What we do is draft a shareholder resolution, get it approved from the local authority and send it to the client. Then the client signs it and send it back to us, once it is attested by the UAE Embassy. It may take a little bit more time at the start, but it’s important to make sure that all the elements are properly collected from the client from the very beginning.
What are the key recent developments your clients should be aware of when investing in/out of the MENA region to your jurisdiction? What grants and incentives are available to overseas investors?
From a UAE perspective, the local authorities have adopted multiple measures to increase and attract new investors into the country, so there’s more foreign direct investment coming here. For example, this has been helped by a new federal law, which came into force on January 2nd this year, and foreign companies no longer need local shareholder and overseas businesses with 100% foreign ownership can be set up in the UAE. You no longer need to have a local Emirati entity or individual to sponsor your company. This, of course, is helping to open up the market for future investors in the region.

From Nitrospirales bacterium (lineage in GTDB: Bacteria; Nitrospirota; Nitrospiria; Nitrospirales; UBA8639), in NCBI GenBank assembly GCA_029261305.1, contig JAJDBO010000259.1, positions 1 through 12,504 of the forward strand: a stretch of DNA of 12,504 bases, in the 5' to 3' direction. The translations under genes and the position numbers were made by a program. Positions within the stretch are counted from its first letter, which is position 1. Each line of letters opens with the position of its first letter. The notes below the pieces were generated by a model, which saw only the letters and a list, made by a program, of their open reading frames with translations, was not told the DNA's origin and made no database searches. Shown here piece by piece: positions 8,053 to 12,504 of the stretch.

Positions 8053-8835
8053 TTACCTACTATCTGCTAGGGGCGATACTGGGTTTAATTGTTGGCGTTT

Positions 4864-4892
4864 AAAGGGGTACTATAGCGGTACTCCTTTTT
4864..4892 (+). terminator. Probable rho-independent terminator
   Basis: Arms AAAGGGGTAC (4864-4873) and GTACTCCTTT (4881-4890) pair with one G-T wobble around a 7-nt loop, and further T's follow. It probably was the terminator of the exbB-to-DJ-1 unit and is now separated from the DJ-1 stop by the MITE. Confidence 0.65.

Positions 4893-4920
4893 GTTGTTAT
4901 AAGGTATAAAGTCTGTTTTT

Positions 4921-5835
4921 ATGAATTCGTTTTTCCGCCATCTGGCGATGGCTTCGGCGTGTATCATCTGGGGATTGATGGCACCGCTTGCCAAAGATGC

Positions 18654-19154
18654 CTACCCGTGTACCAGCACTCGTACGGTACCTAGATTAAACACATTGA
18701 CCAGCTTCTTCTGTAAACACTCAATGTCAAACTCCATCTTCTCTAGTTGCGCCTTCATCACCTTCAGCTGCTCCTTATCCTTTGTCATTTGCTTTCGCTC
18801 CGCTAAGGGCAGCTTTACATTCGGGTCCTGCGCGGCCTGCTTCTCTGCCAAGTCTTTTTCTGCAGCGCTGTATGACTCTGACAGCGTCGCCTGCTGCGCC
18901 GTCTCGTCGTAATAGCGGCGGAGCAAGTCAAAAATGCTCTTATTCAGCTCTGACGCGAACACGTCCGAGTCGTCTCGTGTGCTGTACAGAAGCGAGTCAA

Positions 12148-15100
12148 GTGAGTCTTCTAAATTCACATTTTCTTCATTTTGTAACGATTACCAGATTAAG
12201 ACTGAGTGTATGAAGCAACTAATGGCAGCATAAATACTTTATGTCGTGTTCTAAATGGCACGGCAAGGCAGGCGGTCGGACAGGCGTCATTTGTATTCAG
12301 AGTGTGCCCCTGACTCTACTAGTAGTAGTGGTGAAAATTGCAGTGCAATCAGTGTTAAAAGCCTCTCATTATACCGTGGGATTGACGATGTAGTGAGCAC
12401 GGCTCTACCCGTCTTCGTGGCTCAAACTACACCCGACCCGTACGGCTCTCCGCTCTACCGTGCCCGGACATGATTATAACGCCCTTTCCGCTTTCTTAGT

Meanwhile, the government has also introduced measures during Covid-19 for employees to be able to work remotely from home. For foreign staff working here and stuck because of the pandemic, they just need to prove they have an adequate salary and they can have a permanent resident visa in Dubai and work from Dubai.
Elsewhere, UBOs and Economic Substance have become important. Companies that are registered in the UAE need to show their activities and that decisions have been taken by the directors or managers who live in the UAE. It’s worth remembering that this is a country where we don’t pay taxes. There is no income tax or no corporate tax and there are a lot of opportunities for investors if they can clarify their activities and ownership.